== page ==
serving the central coast since 1976
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Tools and Tips: Home Ownership

Although you might not like to think of it that way, your home is an investment. There are many aspects of your investment---such as market ups and downs and natural disasters---you don't have any control over. But you do have control over how your home is maintained and the environment it is in.

Maintenance is an annoying constant, and you may not wish to invest the money or time necessary to keep your home in top condition. But neglected maintenance concerns turn into repair necessities. And the problems created by lack of maintenance could cost you potential buyers or loss of profit on the home.

Consider these maintenance basics

  • Keep up with outside maintenance such as painting and staining, where neglect could cause serious damage to the homeYour garden is part of your house. It's harder to bring back a jungle than to control a garden weekly. If you have a high-maintenance garden you don't have time for, try consulting with a landscape expert on installing a low-care garden
  • Repair immediately any problems that may make your home a danger to others. Loose steps, holes, and torn carpets can cause injury to visitors and family
  • Don't trade fancy extras for the fundamentals. If your kitchen is falling apart, it's not time to buy a new hot-tub! Keep up with the little things. One jiggly doorknob is no problem to fix, but when the little repairs pile up, you're faced with a larger and more expensive task.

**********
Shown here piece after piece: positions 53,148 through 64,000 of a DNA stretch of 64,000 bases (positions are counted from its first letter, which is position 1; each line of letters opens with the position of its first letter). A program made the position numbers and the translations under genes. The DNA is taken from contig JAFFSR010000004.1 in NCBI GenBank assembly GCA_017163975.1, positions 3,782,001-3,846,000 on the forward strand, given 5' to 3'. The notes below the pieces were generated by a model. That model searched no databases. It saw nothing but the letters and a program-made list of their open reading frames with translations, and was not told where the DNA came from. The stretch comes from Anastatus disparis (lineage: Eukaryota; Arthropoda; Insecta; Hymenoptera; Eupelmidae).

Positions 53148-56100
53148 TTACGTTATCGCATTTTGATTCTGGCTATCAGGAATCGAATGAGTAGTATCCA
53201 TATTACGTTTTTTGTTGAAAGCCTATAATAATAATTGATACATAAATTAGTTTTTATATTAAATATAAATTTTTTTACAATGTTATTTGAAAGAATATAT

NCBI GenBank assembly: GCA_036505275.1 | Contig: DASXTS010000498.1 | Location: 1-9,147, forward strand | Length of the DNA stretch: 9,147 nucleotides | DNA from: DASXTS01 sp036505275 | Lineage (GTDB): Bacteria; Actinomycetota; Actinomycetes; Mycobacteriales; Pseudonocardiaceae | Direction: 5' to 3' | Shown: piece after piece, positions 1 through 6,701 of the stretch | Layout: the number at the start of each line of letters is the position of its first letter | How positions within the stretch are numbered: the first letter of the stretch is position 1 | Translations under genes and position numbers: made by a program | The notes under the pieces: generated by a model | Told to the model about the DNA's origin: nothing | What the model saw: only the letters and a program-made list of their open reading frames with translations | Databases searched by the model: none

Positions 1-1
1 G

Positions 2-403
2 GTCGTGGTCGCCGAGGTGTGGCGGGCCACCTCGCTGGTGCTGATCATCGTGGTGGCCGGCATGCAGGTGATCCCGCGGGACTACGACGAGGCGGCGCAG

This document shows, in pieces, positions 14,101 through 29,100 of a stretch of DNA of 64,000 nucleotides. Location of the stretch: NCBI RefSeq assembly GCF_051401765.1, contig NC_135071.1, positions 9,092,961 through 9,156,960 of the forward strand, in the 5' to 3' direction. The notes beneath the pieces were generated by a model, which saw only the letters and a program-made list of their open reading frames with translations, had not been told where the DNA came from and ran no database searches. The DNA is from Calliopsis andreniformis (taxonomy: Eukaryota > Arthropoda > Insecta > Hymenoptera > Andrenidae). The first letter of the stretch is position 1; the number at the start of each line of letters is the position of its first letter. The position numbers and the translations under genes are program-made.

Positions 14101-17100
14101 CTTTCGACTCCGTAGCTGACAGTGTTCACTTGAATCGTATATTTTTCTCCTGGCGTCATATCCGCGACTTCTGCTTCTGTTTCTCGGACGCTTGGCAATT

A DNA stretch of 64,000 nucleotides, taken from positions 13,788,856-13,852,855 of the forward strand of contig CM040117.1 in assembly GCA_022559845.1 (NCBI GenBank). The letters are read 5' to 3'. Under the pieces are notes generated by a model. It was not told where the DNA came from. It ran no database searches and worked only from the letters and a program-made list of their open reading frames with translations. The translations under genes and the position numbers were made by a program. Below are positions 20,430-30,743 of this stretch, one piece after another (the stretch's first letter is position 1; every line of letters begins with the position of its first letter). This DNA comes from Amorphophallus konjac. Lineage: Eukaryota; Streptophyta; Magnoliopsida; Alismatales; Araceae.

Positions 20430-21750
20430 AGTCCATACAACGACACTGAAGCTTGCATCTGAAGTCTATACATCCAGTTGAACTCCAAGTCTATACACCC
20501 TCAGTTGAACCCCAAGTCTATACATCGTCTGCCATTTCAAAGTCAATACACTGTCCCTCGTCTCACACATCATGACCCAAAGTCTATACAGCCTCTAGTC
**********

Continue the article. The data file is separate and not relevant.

• Consider resale value when you make changes to your house. Do you love a color of bright orange that no one else does? Consider recovering your furniture in your favorite color rather than painting the walls

Remember, also, that you have some control over your environment. All sorts of aspects of your neighborhood can affect your resale value, and so the more you get involved, the more you can determine the directions your neighborhood takes.


What you can do to keep up the value of your neighborhood

  • Get involved to make sure that your local schools are safe and provide a good education
  • Start a community action group if your neighborhood experiences a rise in crime
  • Get to know your neighbors so you can work out problems as they arise
  • Although you can't determine your neighbors' lifestyles, you can make sure they don't break the law. Check to see whether a local nuisance such as rusted-out cars is actually illegal
  • Is a developer applying to put a large office building in your residential neighborhood? If you're involved with the community, you can get your say before permission is given